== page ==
whenever you see fit – and I shall obey you without grumbling.”
“If I can get you to rest without grumbling, then I shall indeed be satisfied!” laughed Arthad.
"I'm up, I'm up!" groaned Pippin, rolling over and pulling the
coverlet up over his head. "There's no need to shine the lamp in my
"You are not 'up'," Gandalf said sternly, "until you are out of bed with your two feet on the floor and your eyes open."
Grasping the edge of the blanket, the wizard pulled it out of
Pippin's tightened fist and tossed it onto the floor in a heap beside
"Come, my lad," he said firmly. "It is high time you were up and
preparing yourself for what lies ahead. I cannot leave until I am
certain you will not be late for your duties. The lord Denethor will
brook no delay this day."
"Well I know it!" sighed Pippin as he scrambled out of bed and
headed for the wash basin to splash his face with cold water. "But I'm
not late yet, am I? I didn't mean to oversleep..."
"No, no, do not be alarmed," Gandalf quickly replied. "I have
roused you early, for a reason. You need ample time to ready yourself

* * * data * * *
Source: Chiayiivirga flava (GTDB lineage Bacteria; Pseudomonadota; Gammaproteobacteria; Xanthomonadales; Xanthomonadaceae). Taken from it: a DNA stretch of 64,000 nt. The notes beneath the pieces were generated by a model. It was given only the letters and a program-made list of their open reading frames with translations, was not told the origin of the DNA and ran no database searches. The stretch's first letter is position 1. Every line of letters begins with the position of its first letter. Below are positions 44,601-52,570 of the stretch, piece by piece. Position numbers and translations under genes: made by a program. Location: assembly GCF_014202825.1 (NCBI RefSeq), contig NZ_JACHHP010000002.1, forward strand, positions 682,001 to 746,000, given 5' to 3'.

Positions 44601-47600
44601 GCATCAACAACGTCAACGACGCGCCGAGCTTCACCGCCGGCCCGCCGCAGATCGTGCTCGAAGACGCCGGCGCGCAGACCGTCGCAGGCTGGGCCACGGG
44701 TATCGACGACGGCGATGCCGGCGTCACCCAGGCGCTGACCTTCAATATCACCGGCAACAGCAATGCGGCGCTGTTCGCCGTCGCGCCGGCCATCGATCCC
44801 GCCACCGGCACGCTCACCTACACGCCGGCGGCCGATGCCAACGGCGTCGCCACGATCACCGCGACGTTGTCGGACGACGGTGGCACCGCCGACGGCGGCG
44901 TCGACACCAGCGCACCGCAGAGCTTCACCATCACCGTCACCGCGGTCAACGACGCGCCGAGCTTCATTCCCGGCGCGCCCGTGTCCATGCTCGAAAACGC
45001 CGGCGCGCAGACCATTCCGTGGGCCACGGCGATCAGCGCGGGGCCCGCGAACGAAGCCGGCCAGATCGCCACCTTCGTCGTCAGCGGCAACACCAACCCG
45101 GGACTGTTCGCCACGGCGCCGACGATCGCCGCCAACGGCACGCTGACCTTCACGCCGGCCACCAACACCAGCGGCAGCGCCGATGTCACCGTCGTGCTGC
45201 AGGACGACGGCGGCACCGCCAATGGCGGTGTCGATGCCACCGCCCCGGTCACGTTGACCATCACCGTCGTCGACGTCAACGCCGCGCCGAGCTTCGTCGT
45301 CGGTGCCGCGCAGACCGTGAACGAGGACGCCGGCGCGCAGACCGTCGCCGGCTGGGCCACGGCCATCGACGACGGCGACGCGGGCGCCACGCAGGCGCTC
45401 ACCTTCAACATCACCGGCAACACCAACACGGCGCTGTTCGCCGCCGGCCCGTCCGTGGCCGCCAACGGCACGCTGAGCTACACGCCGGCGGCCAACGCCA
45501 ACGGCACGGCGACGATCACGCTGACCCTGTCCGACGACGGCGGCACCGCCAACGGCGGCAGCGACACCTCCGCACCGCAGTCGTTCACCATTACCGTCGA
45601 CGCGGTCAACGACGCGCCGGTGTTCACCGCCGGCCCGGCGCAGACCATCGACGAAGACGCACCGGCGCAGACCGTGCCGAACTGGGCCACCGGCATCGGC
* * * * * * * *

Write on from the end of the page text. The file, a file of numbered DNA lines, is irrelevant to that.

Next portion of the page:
and collect your thoughts and your strength before today's Council
Pippin nodded with understanding. He sat on the edge of his bed, and looked up at Gandalf with a serious face.
"This is an important Council meeting, isn't it?" he asked. "More
so than the others you have attended since coming here, maybe?"
"I believe so," Gandalf said gravely. "All the captains are present
now, and Faramir, also. Today will be the final laying of plans and
strategies before battle breaks."
"Will the battle begin soon?"
"It has already begun -- that is the meaning behind this darkness
that covers the land. But the tide of war has not reached us here as
yet. Even Sauron, for all his power, cannot force his armies to
approach any faster than they are physically able to travel. But they